Introducing modern scheduling software requires change management and training. Even if we may hope that schedule management is already a familiar concept to everyone, that’s not often the case, and we need to start the training from the basics.
While the software is usually easy to learn, changing established routines and mindsets across the job site requires more practice. It’s vital to ensure that the implementation of the software includes comprehensive training for your team and a clear plan for taking the new processes into practice.
Effective implementation training should cover both process training and scheduling in practice. For example, Sitedrive’s implementation training typically includes reviewing an existing schedule with your team to identify areas for improvement. Through this, we have usually reduced the project timeline by weeks. This approach helps highlight best practices in planning and schedule management.
Remember that well-planned work is a sign of respect for workers. When someone has put thought and effort into planning the schedules, they are usually well-received. This message can go a long way in change management.
#8 Calculate the investment vs. value and check that the pricing supports multiple users
We all love finding ways to save, but when it comes to construction schedules, cutting corners in the wrong places can backfire. The schedule is the most important tool for maximizing site productivity. So, instead of comparing just the price, think about:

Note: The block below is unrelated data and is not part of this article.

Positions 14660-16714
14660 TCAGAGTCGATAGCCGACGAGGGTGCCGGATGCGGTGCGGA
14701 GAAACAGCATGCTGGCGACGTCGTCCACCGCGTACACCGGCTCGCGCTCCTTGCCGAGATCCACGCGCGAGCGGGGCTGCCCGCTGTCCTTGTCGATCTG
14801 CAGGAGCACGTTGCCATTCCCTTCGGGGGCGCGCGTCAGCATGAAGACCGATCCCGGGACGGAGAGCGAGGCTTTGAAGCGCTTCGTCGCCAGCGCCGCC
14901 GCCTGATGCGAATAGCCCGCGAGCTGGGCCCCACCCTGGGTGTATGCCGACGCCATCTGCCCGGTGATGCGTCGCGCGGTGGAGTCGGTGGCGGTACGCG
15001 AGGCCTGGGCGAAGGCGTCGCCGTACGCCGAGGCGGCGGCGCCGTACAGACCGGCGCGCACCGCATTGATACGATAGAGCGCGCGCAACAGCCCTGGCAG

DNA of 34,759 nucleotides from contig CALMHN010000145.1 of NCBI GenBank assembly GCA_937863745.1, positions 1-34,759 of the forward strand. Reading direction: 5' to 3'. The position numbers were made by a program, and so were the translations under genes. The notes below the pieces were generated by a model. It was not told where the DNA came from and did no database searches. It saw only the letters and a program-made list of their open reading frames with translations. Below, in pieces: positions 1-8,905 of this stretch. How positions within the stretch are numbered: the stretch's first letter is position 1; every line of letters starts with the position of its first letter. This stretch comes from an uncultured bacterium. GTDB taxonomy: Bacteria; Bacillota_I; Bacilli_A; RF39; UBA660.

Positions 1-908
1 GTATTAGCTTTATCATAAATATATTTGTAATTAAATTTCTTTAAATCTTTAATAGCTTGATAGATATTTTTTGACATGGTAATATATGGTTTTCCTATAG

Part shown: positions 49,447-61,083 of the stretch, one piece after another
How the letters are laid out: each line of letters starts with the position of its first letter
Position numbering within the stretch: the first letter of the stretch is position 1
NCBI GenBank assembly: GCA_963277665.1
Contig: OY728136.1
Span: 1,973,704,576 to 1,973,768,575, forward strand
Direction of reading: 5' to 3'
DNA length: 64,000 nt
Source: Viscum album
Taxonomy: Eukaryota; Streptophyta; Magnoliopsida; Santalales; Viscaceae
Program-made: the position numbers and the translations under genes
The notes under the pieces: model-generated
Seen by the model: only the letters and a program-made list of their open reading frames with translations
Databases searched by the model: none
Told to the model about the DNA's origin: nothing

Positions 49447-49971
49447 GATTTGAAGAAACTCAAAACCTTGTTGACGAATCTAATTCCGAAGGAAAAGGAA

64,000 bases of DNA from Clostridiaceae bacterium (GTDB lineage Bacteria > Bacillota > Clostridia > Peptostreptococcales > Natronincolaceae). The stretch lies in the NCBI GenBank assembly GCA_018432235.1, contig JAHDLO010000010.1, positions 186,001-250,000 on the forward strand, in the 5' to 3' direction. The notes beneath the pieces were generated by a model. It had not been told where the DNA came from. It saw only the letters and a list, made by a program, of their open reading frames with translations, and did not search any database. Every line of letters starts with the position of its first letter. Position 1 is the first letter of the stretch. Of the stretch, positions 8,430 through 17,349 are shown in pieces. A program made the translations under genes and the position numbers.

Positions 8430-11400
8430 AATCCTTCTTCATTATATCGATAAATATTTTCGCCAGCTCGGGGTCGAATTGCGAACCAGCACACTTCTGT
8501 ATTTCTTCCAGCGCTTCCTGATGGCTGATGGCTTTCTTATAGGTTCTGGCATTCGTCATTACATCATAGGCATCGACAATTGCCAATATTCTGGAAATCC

- What type of benefits does your new software offer? Building an apartment building faster saves, on average, around 5000 to 20,000€ per day. Other savings can come from rush expenses: When the schedule fails and the crew has to catch up, they must work additional hours, often double the cost of initially planned work. Saving just a few days in rush expenses or building time usually covers the price of the schedule management software that made it possible.
- What is the pricing based on? While user-based pricing may seem like a better deal initially, it can discourage you from having multiple users. However, the value of this type of software is strongly linked to the number of people using it. The more active users you have, the more up-to-date your schedules will be, and the more efficiently your site can be managed.
In schedule management, even minor improvements can have a huge impact. For example, one of Sitedrive’s clients has built 20% faster throughout their project portfolio just by adopting a systematic schedule management approach. In addition, they no longer have to spend as much time fixing mistakes at the end of the project. It’s easy to assume that building faster leads to more errors, but with proper schedule management, the effect is usually the opposite.
Increase your job site productivity with Sitedrive
Are you ready to transform your site schedules into powerful management tools? Get to know Sitedrive! It has been developed and tested together with leading construction companies in the Nordics, making it the top choice for anyone looking to increase productivity and streamline their building processes.